Solar Inverter Types

String Inverter

A standard inverter (also known as a string-inverter or central inverter) is a standalone box that is typically installed close to your fuse box and electricity meter. There is typically only one, or possibly two, string inverters on each residential solar installation.

Central Inverters

Central inverters are very similar string inverters but are capable of handling a larger number of strings. These inverters are normally used in commercial installation around Australia, instead of the strings running directly into the inverter as is done in the string type inverter, a combiner box is used before the inverter where the various strings are connected and then the DC power is sent to the inverter, where it is converted to AC power.

Micro Inverter

Micro-inverters are small inverters that are fixed right behind each solar module. they convert the DC power received from each of the modules into AC power directly, which is then combined to house power and supplied to the power grid.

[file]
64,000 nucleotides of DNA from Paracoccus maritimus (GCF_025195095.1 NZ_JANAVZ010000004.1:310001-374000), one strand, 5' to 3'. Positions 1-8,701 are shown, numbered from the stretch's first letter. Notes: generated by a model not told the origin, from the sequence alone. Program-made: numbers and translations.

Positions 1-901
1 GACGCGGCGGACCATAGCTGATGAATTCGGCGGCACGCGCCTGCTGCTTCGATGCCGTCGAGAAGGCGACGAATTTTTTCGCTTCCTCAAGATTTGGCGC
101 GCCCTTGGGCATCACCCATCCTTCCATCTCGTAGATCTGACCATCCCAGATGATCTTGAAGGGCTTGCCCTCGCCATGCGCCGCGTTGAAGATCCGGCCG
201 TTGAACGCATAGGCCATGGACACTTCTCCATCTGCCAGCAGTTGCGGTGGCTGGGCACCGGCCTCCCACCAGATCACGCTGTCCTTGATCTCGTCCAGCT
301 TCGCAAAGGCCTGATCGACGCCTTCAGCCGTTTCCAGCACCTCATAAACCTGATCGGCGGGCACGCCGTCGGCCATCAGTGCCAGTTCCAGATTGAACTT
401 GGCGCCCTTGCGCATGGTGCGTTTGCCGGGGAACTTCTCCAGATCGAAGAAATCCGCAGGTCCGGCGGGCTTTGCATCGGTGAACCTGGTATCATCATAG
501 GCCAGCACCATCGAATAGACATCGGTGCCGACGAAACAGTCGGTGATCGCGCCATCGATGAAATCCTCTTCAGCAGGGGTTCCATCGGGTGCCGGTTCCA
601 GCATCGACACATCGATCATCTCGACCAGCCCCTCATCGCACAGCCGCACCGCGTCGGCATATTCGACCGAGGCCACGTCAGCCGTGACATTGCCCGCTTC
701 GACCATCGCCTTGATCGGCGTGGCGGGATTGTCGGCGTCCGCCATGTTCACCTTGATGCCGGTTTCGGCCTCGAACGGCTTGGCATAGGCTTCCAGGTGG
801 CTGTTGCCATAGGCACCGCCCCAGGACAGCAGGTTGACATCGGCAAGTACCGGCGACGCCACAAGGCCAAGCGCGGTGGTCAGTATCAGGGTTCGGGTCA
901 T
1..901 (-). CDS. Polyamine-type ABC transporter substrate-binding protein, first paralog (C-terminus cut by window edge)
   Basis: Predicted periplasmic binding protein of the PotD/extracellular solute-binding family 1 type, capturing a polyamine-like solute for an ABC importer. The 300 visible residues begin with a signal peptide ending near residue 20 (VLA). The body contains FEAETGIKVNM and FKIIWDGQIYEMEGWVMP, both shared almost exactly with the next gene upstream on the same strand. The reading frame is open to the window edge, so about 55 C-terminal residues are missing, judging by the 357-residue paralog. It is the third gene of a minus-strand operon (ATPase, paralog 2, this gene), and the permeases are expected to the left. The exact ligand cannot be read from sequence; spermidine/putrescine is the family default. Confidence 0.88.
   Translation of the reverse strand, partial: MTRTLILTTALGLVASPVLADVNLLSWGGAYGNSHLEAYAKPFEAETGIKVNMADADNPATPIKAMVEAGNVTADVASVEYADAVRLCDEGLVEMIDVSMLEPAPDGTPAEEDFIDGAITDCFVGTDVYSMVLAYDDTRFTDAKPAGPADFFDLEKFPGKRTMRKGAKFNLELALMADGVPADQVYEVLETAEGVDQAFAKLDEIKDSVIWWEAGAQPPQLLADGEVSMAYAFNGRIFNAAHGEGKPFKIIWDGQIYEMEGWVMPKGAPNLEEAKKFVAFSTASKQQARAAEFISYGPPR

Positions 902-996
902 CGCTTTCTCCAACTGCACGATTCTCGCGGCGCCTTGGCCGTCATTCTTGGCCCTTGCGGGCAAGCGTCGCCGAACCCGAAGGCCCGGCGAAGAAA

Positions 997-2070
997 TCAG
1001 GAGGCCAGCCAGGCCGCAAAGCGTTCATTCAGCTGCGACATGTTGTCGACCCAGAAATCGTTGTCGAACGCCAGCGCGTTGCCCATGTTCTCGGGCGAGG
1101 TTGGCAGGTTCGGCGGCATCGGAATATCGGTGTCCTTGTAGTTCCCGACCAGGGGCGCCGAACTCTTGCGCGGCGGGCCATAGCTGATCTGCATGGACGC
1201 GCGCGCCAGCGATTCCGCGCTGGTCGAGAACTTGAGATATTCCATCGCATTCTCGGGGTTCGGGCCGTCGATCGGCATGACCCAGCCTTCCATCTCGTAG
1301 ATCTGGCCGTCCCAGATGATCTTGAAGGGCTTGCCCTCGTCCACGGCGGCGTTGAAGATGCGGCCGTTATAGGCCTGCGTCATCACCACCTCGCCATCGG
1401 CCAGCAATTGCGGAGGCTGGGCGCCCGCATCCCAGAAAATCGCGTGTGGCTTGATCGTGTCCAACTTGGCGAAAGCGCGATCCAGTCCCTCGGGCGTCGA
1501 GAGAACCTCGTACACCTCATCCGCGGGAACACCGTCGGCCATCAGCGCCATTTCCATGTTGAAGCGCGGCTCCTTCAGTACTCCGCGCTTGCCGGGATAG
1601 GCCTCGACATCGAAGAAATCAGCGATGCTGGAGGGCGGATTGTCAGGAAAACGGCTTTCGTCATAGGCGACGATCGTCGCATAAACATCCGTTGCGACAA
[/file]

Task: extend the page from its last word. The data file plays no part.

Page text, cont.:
Hybrid Inverter

Hybrid inverter is a combination of traditional on-grid inverter and off-gird inverters. During normal operation the hybrid inverter synchronizes with your mains utility power and supplements your power usage using the solar power during the day. In addition to this cost saving during daylight hours, batteries are used to supplement your usage during the evening hours.

Hybrid inverter with backup battery and emergency power supply

In addition to Hybrid inverter these inverters have an Emergency Power Supply (EPS) which offers backup power if your mains utility power fails. In EPS mode power is supplied solely from the battery pack up to the maximum capacity of the inverter installed.

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